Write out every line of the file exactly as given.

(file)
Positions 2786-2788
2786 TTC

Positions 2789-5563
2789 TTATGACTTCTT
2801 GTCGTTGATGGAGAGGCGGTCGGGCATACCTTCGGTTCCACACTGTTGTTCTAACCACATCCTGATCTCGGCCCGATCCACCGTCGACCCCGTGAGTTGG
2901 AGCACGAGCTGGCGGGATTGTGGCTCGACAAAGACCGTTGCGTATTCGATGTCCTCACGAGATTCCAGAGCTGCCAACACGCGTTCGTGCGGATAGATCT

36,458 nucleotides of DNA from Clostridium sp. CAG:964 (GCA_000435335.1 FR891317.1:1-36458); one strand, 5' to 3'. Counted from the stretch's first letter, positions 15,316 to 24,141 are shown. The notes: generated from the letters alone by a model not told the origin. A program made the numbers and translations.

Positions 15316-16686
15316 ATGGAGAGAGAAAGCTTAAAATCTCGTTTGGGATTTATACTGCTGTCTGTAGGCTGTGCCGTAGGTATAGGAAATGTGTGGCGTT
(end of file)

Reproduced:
Positions 2786-2788
2786 TTC

Positions 2789-5563
2789 TTATGACTTCTT
2801 GTCGTTGATGGAGAGGCGGTCGGGCATACCTTCGGTTCCACACTGTTGTTCTAACCACATCCTGATCTCGGCCCGATCCACCGTCGACCCCGTGAGTTGG
2901 AGCACGAGCTGGCGGGATTGTGGCTCGACAAAGACCGTTGCGTATTCGATGTCCTCACGAGATTCCAGAGCTGCCAACACGCGTTCGTGCGGATAGATCT

36,458 nucleotides of DNA from Clostridium sp. CAG:964 (GCA_000435335.1 FR891317.1:1-36458); one strand, 5' to 3'. Counted from the stretch's first letter, positions 15,316 to 24,141 are shown. The notes: generated from the letters alone by a model not told the origin. A program made the numbers and translations.

Positions 15316-16686
15316 ATGGAGAGAGAAAGCTTAAAATCTCGTTTGGGATTTATACTGCTGTCTGTAGGCTGTGCCGTAGGTATAGGAAATGTGTGGCGTT